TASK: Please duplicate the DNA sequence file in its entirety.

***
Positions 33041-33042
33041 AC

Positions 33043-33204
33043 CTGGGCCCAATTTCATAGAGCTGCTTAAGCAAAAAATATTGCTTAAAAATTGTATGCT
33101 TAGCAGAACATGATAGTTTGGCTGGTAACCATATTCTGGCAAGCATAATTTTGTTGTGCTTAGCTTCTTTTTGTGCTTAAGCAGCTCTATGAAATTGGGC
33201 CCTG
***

Positions 33041-33042
33041 AC

Positions 33043-33204
33043 CTGGGCCCAATTTCATAGAGCTGCTTAAGCAAAAAATATTGCTTAAAAATTGTATGCT
33101 TAGCAGAACATGATAGTTTGGCTGGTAACCATATTCTGGCAAGCATAATTTTGTTGTGCTTAGCTTCTTTTTGTGCTTAAGCAGCTCTATGAAATTGGGC
33201 CCTG